Bevacizumab is part of a group of medications known as monoclonal antibodies. It is an antibody that is designed to bind to and inhibit vascular endothelial growth factor (VEGF). VEGF is a naturally occurring protein that encourages the growth of new blood vessels (including blood vessels that feed cancers). By binding to VEGF, bevacizumab prevents this protein from encouraging new blood vessel growth, essentially "starving" the cancer of its blood supply.
Because bevacizumab does not directly kill cells, it is not considered a chemotherapy medication and does not cause many of the usual chemotherapy side effects. However, it is approved only to be used in combination with chemotherapy.
Is Bevacizumab Used in Children?
Bevacizumab is not approved for use in children. Talk to your healthcare provider about the benefits and risks of using the drug in children.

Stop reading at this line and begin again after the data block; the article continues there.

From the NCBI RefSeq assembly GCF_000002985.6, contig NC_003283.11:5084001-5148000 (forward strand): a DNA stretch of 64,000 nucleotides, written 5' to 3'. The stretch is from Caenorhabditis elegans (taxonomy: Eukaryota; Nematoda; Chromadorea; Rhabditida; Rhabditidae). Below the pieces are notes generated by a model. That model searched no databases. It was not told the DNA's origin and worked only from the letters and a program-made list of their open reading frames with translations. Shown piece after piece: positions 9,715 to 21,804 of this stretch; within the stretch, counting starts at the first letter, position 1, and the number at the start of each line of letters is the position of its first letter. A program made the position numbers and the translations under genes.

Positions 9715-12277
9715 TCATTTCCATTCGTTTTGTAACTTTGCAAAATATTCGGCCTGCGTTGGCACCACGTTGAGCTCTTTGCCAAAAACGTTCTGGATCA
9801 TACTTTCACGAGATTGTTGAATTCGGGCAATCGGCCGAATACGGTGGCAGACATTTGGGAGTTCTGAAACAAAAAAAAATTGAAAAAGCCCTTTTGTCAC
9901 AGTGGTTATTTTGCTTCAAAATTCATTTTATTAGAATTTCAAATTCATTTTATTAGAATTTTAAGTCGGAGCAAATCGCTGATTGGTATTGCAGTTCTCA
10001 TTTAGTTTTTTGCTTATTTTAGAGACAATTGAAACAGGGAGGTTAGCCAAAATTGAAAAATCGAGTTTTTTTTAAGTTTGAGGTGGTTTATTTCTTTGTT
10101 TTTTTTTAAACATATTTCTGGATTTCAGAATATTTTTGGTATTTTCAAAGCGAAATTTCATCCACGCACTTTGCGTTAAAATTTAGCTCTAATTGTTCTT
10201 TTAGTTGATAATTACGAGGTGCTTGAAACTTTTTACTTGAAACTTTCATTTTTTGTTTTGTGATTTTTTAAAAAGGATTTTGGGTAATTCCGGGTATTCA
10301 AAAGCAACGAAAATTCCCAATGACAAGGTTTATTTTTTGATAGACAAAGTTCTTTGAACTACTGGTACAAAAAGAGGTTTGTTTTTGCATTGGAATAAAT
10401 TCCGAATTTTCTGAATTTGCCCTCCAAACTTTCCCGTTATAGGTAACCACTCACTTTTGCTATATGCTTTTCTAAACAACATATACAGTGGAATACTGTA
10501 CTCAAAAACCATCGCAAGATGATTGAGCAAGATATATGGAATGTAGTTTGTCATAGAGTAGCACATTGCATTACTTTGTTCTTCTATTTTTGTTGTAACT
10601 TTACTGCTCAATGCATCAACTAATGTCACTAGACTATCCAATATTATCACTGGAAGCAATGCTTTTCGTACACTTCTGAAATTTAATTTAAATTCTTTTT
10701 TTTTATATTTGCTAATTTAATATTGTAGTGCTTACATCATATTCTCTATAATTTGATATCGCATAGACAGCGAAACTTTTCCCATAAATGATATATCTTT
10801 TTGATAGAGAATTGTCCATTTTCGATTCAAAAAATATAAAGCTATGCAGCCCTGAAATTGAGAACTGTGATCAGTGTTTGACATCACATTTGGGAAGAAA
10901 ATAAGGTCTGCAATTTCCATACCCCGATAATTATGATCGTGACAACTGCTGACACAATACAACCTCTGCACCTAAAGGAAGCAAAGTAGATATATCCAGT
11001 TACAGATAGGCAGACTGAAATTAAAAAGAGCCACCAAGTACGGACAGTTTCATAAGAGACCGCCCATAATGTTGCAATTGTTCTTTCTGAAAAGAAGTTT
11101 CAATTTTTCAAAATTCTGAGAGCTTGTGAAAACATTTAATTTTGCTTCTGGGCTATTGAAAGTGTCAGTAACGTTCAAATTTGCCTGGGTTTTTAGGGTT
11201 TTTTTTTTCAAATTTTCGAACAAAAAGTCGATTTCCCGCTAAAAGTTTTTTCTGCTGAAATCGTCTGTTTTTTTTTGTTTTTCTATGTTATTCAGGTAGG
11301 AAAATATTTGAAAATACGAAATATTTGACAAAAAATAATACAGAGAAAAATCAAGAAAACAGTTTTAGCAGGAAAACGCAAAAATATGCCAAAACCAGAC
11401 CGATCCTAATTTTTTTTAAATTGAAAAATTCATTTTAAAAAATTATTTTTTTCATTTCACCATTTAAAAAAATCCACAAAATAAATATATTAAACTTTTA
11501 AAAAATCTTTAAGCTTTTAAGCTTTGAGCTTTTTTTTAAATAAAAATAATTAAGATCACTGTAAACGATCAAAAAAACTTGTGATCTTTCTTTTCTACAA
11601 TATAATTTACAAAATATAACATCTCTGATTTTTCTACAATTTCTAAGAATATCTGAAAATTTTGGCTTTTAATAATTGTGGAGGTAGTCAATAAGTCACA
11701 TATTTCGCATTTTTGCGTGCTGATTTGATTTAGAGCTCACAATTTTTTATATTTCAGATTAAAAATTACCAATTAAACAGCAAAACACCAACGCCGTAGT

Is Bevacizumab Used for Off-Label Avastin Reasons?
On occasion, your healthcare provider may recommend bevacizumab for something other than the conditions discussed in this article. Off-label bevacizumab uses include treatment for:
Written by/reviewed by: Kristi Monson, PharmD;Arthur Schoenstadt, MD
Last reviewed by: KristiMonson, PharmD;
List of references (click here):
Avastin [package insert]. San Francisco (CA): Genentech, Inc.;2013 January.
Food and Drug Administration, Center for Drug Evaluation and Research. FDA begins process to remove breast cancer indication from Avastin label (12/16/2010). FDA Web site. http://www.fda.gov/NewsEvents/Newsroom/PressAnnouncements/2010/ucm237172.htm. Accessed March 15, 2011.
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